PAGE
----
Immigrant Status and the Value of Statistical Life
Using data from the Current Population Survey and the New Immigrant Survey, this paper examines the common perception that immigrants are concentrated in high-risk jobs for which they receive little wage compensation. Compared to native U.S. workers, non-Mexican immigrants are not at higher risk and have substantial values of statistical life. However, Mexican immigrants incur much higher fatality risks than native U.S. workers and do not receive wage compensation for these risks. Mexican immigrants who do not understand English fare especially poorly. The evidence is consistent with Mexican immigrants facing different wage offer curves.
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- Viscusi, W Kip, 2003. "Racial Differences in Labor Market Values of a Statistical Life," Journal of Risk and Uncertainty, Springer, vol. 27(3), pages 239-56, December.
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"The Value of a Statistical Life: A Critical Review of Market Estimates throughout the World,"
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Springer, vol. 27(1), pages 5-76, August.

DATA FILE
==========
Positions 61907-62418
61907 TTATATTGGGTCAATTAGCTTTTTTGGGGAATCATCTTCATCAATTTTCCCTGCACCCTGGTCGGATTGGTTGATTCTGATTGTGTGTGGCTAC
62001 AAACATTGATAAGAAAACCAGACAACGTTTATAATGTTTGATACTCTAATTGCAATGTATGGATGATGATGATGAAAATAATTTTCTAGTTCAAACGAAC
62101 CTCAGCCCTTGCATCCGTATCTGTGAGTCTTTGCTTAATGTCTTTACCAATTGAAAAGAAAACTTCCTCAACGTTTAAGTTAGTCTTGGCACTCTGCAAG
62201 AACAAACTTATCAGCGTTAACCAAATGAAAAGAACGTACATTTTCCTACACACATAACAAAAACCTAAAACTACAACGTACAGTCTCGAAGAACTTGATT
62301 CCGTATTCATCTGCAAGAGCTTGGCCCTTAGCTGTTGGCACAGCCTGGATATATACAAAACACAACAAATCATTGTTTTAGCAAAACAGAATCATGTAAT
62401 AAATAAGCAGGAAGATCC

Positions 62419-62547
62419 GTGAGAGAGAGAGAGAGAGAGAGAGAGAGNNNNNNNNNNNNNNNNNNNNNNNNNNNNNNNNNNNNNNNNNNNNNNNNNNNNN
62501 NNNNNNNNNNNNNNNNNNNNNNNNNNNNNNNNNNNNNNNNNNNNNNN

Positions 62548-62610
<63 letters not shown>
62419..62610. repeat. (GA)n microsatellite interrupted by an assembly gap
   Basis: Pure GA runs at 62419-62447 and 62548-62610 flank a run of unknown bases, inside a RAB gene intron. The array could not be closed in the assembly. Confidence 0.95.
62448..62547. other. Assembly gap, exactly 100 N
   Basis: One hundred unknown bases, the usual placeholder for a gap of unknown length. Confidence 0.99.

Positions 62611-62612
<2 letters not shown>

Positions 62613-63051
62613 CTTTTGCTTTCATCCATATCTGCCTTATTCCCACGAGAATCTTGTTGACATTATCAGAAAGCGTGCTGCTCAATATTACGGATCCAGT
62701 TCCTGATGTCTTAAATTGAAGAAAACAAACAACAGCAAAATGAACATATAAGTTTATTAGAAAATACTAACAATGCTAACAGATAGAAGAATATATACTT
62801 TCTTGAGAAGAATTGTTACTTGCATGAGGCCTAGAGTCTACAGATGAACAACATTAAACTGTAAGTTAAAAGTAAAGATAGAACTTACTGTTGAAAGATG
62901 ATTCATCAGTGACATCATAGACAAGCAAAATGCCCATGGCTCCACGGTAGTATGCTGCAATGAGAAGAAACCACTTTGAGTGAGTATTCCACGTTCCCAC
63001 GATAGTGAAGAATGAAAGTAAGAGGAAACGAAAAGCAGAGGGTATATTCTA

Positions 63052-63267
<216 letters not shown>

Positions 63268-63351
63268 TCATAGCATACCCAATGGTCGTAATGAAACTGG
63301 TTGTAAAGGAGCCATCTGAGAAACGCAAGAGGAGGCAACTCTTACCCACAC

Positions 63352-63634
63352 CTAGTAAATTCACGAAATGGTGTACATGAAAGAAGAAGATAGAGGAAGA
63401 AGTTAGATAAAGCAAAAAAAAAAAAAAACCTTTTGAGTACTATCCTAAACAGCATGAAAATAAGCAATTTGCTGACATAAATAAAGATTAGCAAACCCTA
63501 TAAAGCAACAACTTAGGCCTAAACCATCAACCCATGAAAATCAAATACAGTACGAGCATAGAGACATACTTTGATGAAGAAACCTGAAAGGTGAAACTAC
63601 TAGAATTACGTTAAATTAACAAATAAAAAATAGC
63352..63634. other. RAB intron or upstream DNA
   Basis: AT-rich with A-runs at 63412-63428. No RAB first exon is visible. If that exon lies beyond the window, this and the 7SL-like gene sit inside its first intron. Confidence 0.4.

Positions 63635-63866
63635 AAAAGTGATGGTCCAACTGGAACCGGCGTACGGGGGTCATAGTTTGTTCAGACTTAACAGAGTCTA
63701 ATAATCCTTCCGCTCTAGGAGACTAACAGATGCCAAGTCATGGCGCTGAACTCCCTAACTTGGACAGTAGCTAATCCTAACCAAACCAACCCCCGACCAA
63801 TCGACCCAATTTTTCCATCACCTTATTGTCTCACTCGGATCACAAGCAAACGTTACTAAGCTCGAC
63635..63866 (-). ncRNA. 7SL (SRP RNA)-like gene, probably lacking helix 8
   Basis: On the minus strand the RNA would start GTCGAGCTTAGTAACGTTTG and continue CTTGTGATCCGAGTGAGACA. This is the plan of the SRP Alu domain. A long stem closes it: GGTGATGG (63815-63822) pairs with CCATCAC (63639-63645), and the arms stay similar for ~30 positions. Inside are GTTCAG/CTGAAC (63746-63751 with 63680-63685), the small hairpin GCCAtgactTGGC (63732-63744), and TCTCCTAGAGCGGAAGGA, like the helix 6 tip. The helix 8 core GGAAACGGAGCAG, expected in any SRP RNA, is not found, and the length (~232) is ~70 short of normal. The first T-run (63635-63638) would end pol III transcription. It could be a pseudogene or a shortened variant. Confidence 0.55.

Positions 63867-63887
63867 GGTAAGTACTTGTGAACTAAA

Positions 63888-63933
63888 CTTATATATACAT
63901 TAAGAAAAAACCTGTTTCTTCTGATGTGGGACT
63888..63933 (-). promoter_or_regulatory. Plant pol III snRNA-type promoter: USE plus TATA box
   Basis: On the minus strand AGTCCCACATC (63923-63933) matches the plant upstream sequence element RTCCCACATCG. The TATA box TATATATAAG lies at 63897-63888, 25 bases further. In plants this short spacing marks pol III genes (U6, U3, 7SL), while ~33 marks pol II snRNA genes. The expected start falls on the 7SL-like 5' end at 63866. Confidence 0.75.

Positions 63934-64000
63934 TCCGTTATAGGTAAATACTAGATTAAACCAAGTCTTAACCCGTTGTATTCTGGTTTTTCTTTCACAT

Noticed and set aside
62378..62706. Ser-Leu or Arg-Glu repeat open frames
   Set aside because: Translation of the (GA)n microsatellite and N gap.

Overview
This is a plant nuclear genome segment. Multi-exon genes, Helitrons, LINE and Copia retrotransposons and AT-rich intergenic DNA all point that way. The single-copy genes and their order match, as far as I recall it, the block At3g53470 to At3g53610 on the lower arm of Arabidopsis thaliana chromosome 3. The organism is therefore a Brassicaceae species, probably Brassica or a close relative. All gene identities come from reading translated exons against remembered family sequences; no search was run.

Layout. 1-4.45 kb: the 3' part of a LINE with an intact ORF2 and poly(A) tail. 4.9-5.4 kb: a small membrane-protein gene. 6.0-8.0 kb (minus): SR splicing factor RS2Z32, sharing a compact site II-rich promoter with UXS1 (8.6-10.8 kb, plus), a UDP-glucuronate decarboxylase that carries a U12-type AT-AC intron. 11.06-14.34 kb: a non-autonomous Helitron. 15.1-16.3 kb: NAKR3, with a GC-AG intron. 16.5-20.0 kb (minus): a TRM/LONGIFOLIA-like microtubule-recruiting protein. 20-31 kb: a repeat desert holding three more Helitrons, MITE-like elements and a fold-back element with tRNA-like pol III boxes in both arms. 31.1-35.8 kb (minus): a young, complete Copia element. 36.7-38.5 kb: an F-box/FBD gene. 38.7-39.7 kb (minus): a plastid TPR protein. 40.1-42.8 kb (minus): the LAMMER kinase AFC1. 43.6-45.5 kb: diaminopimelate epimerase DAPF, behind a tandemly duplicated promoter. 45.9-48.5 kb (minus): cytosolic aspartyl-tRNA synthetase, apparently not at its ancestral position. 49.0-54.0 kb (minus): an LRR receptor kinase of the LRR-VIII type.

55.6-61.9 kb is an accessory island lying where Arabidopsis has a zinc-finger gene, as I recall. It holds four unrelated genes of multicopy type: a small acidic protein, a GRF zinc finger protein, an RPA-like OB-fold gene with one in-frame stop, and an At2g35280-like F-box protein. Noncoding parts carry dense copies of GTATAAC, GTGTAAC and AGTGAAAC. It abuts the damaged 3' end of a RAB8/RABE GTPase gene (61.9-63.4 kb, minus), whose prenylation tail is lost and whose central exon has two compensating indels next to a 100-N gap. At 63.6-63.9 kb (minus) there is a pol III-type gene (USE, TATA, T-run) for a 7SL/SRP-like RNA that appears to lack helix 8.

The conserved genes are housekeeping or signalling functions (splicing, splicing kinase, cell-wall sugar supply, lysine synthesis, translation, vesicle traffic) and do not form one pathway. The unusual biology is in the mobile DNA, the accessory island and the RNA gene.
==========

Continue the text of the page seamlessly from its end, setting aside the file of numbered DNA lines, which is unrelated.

- W. Kip Viscusi & Joseph E. Aldy, 2003. "The Value of a Statistical Life: A Critical Review of Market Estimates throughout the World," NBER Working Papers 9487, National Bureau of Economic Research, Inc.
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- Dan A. Black & Thomas J. Kniesner, 2003. "On the Measurement of Job Risk in Hedonic Wage Models," Center for Policy Research Working Papers 49, Center for Policy Research, Maxwell School, Syracuse University.
- Dan A. Black & Thomas K. Kniesner, 2003. "On the Measurement of Job Risk in Hedonic Wage Models," NCEE Working Paper Series 200306, National Center for Environmental Economics, U.S. Environmental Protection Agency, revised Aug 2003.
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Springer, vol. 46(3), pages 535-551, August.
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- W. Kip Viscusi & Joni Hersch, 2001. "Cigarette Smokers As Job Risk Takers," The Review of Economics and Statistics, MIT Press, vol. 83(2), pages 269-280, May.
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